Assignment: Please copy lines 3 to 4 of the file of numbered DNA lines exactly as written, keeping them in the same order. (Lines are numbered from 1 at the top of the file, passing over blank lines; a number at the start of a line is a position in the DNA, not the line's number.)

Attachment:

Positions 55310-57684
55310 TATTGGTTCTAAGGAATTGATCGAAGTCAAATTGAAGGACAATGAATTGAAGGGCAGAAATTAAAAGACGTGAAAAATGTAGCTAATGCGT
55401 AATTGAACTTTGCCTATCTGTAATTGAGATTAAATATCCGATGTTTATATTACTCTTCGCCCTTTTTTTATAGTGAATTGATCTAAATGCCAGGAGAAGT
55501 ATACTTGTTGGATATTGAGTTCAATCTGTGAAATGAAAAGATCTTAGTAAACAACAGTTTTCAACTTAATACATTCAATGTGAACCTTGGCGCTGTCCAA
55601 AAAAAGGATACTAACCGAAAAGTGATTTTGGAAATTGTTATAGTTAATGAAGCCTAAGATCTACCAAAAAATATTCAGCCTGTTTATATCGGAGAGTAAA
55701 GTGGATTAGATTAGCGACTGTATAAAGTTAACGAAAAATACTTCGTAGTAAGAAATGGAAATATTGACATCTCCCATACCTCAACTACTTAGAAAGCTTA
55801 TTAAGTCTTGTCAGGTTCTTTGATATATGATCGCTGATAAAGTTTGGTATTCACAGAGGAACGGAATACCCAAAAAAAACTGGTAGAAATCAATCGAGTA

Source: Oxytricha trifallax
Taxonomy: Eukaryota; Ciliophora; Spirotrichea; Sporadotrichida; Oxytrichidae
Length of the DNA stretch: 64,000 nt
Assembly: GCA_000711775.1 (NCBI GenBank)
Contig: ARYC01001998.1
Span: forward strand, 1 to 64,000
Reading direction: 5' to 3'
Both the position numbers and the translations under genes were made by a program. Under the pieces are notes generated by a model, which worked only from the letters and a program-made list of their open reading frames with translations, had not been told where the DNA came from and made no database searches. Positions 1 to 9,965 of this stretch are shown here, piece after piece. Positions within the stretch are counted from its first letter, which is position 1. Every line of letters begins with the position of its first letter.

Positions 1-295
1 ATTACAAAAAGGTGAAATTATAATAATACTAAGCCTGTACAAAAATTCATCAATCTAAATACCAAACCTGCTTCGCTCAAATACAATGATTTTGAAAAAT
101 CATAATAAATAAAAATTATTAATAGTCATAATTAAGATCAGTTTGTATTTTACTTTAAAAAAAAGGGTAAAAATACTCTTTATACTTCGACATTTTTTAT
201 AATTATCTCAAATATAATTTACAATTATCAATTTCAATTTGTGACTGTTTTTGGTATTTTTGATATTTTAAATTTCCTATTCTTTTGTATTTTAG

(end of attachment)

55401 AATTGAACTTTGCCTATCTGTAATTGAGATTAAATATCCGATGTTTATATTACTCTTCGCCCTTTTTTTATAGTGAATTGATCTAAATGCCAGGAGAAGT
55501 ATACTTGTTGGATATTGAGTTCAATCTGTGAAATGAAAAGATCTTAGTAAACAACAGTTTTCAACTTAATACATTCAATGTGAACCTTGGCGCTGTCCAA